Peter
    1950 11BL
    1970 AZUA "La Poste" van
    1986 2CV Dolly (red and white)
    2004 C5 HDi silver 2.0L

  21. #21
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    Quote Originally Posted by addo View Post
    ... the Bluetooth ...
    Is that a kind of lizard? Is it poisonous?

    Numerous digital photos have proven invaluable when trying to work out how some 'obvious at the time of dismantling' part really should go back together. They also save a lot of time instead of the old way of hand notes and diagrams. They still have use, but a few photos will save a lot of time and be more accurate than a basic sketch.
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    Once I'd tied myself in knots with backfiring no-starts (which in turn blew crap into the carby's idling solenoid valve), this picture saved me. The yellow dash on an ignition wire revealed the wire locations on the distributor cap.

    I'm a Real Novice, So BE Gentle-20150208_195553.jpg

    That wasn't even why I'd taken the photo; it was a more of a general "before degreasing" picture.

    I'm a Real Novice, So BE Gentle-distributor_clean_sml.jpg

    Essentially, though, the first photo gave me confidence to try that wire configuration (which then worked fine).
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    Real cars have hydraulics DoubleChevron's Avatar
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    This thread is going to be really boring without pictures to keep us interested Take a look at the thread in my signature for example.... enough piccies to drive everyone crazy and burn up all your bandwidth for the month!

    seeya,
    shane L.
    'Cit' homepage:
    Citroen Workshop
    Proper cars--
    '85 Series II CX2500 GTi Turbo I
    '63 ID19 http://www.aussiefrogs.com/forum/showthread.php?t=90325
    '72 DS21 ie 5spd pallas (last looked at ... about 15years ago)
    '78 GS1220 pallas
    '92 Range Rover Classic ... 5spd manual.

    Yay ... No Slugomatics


    Modern Junk:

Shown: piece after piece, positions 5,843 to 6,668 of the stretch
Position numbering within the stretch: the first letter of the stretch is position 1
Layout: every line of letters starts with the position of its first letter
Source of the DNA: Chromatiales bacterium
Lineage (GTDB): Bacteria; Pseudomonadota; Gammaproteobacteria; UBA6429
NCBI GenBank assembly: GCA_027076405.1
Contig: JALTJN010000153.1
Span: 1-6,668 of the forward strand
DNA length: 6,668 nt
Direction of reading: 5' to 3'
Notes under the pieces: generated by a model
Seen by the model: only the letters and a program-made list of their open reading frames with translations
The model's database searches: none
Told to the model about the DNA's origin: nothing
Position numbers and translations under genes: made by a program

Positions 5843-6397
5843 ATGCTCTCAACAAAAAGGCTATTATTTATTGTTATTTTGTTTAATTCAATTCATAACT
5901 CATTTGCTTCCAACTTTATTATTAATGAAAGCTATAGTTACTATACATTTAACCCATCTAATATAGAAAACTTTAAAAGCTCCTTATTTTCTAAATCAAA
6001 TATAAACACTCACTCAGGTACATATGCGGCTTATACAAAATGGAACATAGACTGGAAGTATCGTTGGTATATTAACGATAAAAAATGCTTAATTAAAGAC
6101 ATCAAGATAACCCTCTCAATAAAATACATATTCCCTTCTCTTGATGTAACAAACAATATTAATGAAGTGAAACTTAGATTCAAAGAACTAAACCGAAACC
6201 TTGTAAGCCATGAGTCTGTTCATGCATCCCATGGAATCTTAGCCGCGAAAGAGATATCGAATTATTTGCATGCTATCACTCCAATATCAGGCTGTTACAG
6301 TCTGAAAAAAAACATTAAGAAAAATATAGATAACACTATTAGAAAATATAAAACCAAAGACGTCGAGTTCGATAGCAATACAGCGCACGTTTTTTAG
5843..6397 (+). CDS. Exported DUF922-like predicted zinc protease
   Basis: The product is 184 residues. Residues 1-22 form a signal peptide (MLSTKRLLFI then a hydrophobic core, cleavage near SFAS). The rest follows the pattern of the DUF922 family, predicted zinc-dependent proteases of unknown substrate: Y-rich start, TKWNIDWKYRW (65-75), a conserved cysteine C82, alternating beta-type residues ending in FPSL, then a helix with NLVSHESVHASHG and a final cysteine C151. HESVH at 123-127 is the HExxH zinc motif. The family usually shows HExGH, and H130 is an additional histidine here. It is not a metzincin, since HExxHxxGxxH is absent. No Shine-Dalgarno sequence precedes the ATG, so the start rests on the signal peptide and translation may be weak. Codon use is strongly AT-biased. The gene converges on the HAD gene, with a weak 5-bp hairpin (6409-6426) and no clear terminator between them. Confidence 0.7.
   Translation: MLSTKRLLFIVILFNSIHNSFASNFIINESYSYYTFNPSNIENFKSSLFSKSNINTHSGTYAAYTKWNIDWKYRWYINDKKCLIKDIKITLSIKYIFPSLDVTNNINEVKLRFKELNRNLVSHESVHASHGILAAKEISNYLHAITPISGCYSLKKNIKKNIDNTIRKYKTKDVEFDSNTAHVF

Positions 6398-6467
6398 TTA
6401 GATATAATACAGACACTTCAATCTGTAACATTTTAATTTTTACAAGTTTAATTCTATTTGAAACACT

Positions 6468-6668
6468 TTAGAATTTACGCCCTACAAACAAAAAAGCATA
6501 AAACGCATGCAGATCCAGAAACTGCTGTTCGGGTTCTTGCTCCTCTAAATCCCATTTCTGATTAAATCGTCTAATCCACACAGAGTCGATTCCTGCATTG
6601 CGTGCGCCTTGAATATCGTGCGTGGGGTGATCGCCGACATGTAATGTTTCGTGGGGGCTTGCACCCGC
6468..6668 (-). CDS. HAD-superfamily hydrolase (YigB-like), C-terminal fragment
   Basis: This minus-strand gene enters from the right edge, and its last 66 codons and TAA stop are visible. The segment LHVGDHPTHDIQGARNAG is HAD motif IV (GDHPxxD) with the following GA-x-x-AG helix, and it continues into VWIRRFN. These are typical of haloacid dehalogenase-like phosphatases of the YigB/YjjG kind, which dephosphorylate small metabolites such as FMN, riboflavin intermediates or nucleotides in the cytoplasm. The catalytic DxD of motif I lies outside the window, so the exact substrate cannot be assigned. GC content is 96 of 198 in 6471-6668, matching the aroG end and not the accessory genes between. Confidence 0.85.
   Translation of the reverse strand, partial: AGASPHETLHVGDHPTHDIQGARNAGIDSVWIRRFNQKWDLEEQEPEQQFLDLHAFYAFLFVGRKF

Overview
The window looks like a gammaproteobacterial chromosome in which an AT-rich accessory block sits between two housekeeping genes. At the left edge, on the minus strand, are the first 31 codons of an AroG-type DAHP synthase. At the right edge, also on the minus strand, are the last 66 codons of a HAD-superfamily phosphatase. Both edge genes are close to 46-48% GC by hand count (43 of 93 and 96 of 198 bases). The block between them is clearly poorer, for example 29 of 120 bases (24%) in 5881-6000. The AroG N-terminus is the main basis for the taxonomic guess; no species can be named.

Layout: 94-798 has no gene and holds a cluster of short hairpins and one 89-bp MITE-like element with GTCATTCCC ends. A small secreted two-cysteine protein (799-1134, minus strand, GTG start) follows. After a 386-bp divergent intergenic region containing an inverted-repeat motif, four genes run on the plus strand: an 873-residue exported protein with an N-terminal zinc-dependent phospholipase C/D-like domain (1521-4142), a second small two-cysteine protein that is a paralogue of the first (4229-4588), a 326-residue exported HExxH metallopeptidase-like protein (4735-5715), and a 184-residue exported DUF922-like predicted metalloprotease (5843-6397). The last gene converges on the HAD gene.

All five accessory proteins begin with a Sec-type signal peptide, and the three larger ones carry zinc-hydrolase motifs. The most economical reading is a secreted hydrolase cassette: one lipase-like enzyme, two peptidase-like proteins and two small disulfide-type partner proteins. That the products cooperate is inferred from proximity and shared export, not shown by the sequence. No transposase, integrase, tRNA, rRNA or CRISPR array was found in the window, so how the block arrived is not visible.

'07 Poogoe 407 HDi 6spd manual

  24. #24
    Contented Peugeot Driver addo's Avatar
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    I hope Jim's OK. It's not that far from him, where there's been really nasty flooding.

  25. #25
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    [QUOTE=exvet;1346155]I have decided to do the restoration of my 1952 Light 15 myself (With a lot of help from long suffering mates.)
    I have a "Brooklands" Repair Manual( In fact, I have two if anyone's interested ), but it's bloody short on detail.
    My first question, and believe me, there'll be others, is:
    Where are the towing points, front and rear??
    Answers , rude or otherwise, to the nong below.
    Ta.
    Jim

    Hello Jim, Good luck with the restoration. I can see how you might be thinking that it all gets too much with all this smart phone digital this and that. All these people mean well and for the young generation it is all second nature. To some of us it is just not that necessary - - or at least not yet. They are all "good guys" and very clever and WILL help you out whether you have the mod-cons or not. I understand where they are coming from but for some of us the electronic world isn't as attractive as it is to others.
    The old way of asking questions will work just fine. Not as good as the mod-con way but maybe our brains won't get too ruffled and we get there in the end.

    All the best, John Paas.